For some, home is where the school is
Growing numbers of D.C. parents are charting their own course on education
When Lisa Cain’s second-grade son became bored at his charter school in the District last year, she started searching for a new school. She went to public schools — “about 25 open houses,” she said — and visited a handful of private ones, too. At the same time, she pored over education research and theory.
“The more I learned about education, the more I found that kids learn by being excited about the subject and taking it upon themselves to learn. Not, ‘Okay, now we are going to do this,’ ” she said. She decided that private schools are too expensive and that her concerns about large class sizes and test-driven curriculum would not disappear at another public school.
Ultimately, she opted to homeschool her son and first-grade daughter.
In a city known for its evergrowing array of school choices, small but growing numbers of parents are opting to chart their own course. The number of registered home-schooling families grew by a third over the past two years to nearly 400 this fall, up from about 290 in the 2013-2014 school year.
The growth has brought an increase in the number of homeschool cooperatives and Internet mailing lists that offer support, structure and community for families. Classical Conversations, a Capitol Hill-based homeschooling “community” with a Christian focus, started two new groups this year, one in Brookland and the other in Capitol Hill. “We got somany inquiries last year, we had to turn people away,” said Emily Bradley, who directs the Capitol Hill group.
Thirty years ago, there were few legal protections for homeschoolers. But the number has grown as state regulations have eased or have been formulated. Nationwide, about 3 percent of the school-age population was home-schooled in the 2011-2012 school year, according to the most recent data from the Education
The District did not have a specific law for home-schooling until 2008, when Banita Jacks, who had claimed to be homeschooling her children, was arrested in the killing of her four daughters. Their bodies were not discovered for months, and the case raised alarms about a wide range of breakdowns in the safety net for children in the city. Jacks was convicted in 2009 of murdering her four daughters.
That year, the D.C. State Board of Education approved a policy that requires parents to give written notice to the Office of the State Superintendent if they want to home-school and to maintain a portfolio of student work that is available for the state agency to review.
Ethan Reedy, a father of three and president of the D.C. Home Educators Association, said home-school parents in the District make up a very diverse group.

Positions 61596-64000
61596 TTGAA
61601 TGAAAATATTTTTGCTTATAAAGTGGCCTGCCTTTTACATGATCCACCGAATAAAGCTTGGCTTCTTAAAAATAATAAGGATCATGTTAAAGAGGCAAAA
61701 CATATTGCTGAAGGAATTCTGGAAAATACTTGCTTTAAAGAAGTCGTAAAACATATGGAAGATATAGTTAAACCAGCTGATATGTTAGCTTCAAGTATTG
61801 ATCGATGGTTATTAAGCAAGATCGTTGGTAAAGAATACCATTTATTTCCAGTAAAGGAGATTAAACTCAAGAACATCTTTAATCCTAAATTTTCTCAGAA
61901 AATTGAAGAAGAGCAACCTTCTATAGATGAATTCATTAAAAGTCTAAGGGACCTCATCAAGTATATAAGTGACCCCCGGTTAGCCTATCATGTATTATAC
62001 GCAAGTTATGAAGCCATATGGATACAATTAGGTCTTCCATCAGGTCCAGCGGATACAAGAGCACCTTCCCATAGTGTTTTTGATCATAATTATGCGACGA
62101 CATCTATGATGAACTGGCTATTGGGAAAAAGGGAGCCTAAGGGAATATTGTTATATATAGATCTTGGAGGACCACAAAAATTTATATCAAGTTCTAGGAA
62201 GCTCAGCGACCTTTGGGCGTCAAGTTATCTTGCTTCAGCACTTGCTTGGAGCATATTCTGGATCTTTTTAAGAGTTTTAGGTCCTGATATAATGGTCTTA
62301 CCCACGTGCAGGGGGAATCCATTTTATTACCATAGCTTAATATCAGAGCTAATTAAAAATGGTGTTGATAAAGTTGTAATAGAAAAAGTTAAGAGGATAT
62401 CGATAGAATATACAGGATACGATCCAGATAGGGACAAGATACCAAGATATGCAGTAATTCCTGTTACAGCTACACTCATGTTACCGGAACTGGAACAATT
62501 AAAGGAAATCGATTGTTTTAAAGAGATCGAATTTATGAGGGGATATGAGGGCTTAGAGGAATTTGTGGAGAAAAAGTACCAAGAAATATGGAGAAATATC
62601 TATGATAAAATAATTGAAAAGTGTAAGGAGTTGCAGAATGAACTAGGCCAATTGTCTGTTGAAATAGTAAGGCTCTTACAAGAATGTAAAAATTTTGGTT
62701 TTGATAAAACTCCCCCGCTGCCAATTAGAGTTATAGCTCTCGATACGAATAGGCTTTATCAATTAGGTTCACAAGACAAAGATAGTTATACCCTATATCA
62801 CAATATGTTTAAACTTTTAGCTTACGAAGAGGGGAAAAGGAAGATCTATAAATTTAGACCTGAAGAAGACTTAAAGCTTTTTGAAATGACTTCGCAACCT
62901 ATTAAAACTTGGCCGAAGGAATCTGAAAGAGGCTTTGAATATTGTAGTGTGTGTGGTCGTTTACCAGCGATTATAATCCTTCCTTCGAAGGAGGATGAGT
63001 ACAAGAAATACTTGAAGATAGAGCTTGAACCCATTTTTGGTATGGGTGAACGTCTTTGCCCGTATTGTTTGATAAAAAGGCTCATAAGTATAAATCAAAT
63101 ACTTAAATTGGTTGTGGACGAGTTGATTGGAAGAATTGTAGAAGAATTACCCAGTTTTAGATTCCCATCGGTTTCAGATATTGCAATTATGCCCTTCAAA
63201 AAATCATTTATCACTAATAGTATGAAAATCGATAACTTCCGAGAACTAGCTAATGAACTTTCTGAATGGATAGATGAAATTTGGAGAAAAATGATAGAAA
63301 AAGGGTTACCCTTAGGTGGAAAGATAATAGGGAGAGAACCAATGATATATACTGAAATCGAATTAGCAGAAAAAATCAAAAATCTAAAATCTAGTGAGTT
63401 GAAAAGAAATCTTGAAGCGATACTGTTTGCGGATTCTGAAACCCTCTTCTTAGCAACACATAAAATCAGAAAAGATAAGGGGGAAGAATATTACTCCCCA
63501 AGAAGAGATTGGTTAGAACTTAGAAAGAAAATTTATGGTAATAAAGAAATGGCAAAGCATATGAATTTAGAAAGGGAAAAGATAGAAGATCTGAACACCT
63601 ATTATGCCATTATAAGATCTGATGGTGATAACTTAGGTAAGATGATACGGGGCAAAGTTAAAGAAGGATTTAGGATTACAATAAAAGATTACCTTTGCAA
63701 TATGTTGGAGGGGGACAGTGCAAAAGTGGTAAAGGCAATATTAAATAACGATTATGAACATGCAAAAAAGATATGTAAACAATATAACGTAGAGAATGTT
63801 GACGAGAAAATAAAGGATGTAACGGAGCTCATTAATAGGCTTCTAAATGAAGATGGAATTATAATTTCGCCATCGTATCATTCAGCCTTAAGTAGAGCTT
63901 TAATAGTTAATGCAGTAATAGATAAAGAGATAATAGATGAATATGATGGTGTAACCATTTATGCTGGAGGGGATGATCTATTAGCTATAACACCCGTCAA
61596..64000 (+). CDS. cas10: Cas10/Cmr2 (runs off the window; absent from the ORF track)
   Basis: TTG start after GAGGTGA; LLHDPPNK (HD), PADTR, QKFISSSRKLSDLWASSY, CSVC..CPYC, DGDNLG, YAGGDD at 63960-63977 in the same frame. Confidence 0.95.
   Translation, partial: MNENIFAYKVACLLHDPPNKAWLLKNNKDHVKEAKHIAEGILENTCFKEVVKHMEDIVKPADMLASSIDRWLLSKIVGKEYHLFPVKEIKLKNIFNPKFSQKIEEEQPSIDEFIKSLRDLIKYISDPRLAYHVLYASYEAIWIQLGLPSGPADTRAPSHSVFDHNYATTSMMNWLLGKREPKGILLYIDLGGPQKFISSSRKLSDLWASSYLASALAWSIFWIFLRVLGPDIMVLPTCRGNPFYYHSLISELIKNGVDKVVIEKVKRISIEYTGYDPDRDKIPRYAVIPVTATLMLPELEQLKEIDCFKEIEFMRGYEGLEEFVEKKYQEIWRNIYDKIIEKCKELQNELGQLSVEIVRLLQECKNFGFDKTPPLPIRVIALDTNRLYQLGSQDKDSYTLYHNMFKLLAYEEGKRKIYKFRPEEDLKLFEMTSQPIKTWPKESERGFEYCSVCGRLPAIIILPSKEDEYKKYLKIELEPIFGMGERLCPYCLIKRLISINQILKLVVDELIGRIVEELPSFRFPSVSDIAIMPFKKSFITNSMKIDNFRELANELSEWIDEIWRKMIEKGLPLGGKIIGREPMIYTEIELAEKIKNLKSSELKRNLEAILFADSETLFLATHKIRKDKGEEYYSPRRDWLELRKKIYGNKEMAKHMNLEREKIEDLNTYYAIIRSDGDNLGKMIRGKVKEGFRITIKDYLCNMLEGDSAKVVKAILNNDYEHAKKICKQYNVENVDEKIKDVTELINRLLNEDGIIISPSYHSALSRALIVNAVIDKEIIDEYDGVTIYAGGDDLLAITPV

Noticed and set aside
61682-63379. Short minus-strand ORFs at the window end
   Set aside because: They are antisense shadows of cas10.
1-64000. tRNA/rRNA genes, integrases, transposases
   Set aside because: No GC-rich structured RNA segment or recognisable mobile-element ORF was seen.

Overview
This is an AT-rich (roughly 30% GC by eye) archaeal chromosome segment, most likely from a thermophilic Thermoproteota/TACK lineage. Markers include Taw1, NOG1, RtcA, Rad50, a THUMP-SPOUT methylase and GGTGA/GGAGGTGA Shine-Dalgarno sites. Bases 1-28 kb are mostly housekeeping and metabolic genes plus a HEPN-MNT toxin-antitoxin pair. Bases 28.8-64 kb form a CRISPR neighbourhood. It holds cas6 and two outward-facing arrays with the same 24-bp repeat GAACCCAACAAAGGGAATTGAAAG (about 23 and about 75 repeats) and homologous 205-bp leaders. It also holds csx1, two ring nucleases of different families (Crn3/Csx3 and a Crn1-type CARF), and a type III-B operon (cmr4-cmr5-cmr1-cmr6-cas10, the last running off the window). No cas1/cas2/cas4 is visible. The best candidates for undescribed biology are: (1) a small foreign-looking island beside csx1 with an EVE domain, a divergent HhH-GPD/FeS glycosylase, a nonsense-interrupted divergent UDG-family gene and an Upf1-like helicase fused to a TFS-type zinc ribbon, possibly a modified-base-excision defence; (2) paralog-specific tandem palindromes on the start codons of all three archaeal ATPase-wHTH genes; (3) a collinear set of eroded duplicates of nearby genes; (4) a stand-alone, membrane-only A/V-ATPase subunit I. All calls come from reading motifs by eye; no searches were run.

“We have both ends of the political spectrum and all sorts of worldviews,” he said.
Groups have formed for African Americans, Christians, gifted students, military families or for those who have progressive views on education. “There are quite a few ‘unschoolers’ in the District who think of schooling as much more of an adventure than a rigorous educational institution,” Reedy said.
Many home-school parents say the District offers one of the nation’s best classrooms, with its extensive natural and cultural resources.
“It’s the land of free museums and free programs,” said Farrar Williams, who home-schools her sixth-grade twins in Columbia Heights. She said many arts organizations or taekwondo gyms offer classes for home-schoolers.
When she started out seven years ago, there were few other families in the city home schooling, so she often joined with families in Montgomery County or in Alexandria. Now there are more resources in the District, she said, in particular for younger children.
Lisa Cain said venturing out on her own was scary. “There were definitely waking-up-in-the-middle-moments, thinking, ‘Is this the right thing?’ ”
The Mount Pleasant mother formed a co-op with some other families. They meet together four days a week and take turns leading optional field trips on a fifth day. That allows her to continue working part time in public relations and party planning, she said.
At home, and through the co-op, her two children are learning at their own pace and pursuing their interests. They spend a lot of time in Rock Creek Park, she said, and in their vegetable garden. Her first-grade daughter’s love of birds led to lots of reading about birds and a trip to the zoo, where they learned about different ways to attract birds. Her husband, an IT network engineer, likes to tinker with electronics and explore robotics with them.
So far, a month into the new school year, she has noticed a change in her son. “He is excited and talking about what he’s doing during the day,” she said of the third-grader. She also noticed a difference in the stress level at home without homework battles and a hectic rush-hour commute to school.
“My surprise, so far, is how natural and how much easier it is,” she said. “We are all natural learners, and learning doesn’t just happen at school. It happens everywhere.”
Lisa Cain shows her 6-year-old daughter, Lillian, how to use a Phillips screwdriver in their home in the District. Cain began home-schooling Lillian and 8-year-old son Sam, left, last month.